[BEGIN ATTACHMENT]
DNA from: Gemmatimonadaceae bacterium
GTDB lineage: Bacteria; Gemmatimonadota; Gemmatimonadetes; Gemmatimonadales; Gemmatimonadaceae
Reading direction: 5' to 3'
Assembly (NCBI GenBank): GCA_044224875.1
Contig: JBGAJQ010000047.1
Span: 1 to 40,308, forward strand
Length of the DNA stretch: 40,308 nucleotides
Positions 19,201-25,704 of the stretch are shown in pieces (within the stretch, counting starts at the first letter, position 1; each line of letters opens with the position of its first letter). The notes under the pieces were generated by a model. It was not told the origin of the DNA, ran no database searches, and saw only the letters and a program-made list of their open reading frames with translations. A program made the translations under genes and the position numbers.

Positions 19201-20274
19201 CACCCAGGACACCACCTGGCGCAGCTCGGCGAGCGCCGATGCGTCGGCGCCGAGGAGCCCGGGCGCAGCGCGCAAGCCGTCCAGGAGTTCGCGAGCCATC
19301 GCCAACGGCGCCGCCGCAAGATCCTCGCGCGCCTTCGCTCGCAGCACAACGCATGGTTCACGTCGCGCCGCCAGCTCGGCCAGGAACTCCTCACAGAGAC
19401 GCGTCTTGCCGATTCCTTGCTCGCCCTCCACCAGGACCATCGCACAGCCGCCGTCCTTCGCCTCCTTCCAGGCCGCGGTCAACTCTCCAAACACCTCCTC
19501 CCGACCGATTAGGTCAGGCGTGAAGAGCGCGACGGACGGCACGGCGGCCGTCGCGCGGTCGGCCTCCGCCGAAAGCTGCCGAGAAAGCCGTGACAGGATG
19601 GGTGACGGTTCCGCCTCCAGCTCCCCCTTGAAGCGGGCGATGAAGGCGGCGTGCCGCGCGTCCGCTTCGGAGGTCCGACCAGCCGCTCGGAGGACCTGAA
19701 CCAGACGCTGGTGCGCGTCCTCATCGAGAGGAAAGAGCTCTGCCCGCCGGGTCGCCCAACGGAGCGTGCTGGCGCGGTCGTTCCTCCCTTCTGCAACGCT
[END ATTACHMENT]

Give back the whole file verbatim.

DNA from: Gemmatimonadaceae bacterium
GTDB lineage: Bacteria; Gemmatimonadota; Gemmatimonadetes; Gemmatimonadales; Gemmatimonadaceae
Reading direction: 5' to 3'
Assembly (NCBI GenBank): GCA_044224875.1
Contig: JBGAJQ010000047.1
Span: 1 to 40,308, forward strand
Length of the DNA stretch: 40,308 nucleotides
Positions 19,201-25,704 of the stretch are shown in pieces (within the stretch, counting starts at the first letter, position 1; each line of letters opens with the position of its first letter). The notes under the pieces were generated by a model. It was not told the origin of the DNA, ran no database searches, and saw only the letters and a program-made list of their open reading frames with translations. A program made the translations under genes and the position numbers.

Positions 19201-20274
19201 CACCCAGGACACCACCTGGCGCAGCTCGGCGAGCGCCGATGCGTCGGCGCCGAGGAGCCCGGGCGCAGCGCGCAAGCCGTCCAGGAGTTCGCGAGCCATC
19301 GCCAACGGCGCCGCCGCAAGATCCTCGCGCGCCTTCGCTCGCAGCACAACGCATGGTTCACGTCGCGCCGCCAGCTCGGCCAGGAACTCCTCACAGAGAC
19401 GCGTCTTGCCGATTCCTTGCTCGCCCTCCACCAGGACCATCGCACAGCCGCCGTCCTTCGCCTCCTTCCAGGCCGCGGTCAACTCTCCAAACACCTCCTC
19501 CCGACCGATTAGGTCAGGCGTGAAGAGCGCGACGGACGGCACGGCGGCCGTCGCGCGGTCGGCCTCCGCCGAAAGCTGCCGAGAAAGCCGTGACAGGATG
19601 GGTGACGGTTCCGCCTCCAGCTCCCCCTTGAAGCGGGCGATGAAGGCGGCGTGCCGCGCGTCCGCTTCGGAGGTCCGACCAGCCGCTCGGAGGACCTGAA
19701 CCAGACGCTGGTGCGCGTCCTCATCGAGAGGAAAGAGCTCTGCCCGCCGGGTCGCCCAACGGAGCGTGCTGGCGCGGTCGTTCCTCCCTTCTGCAACGCT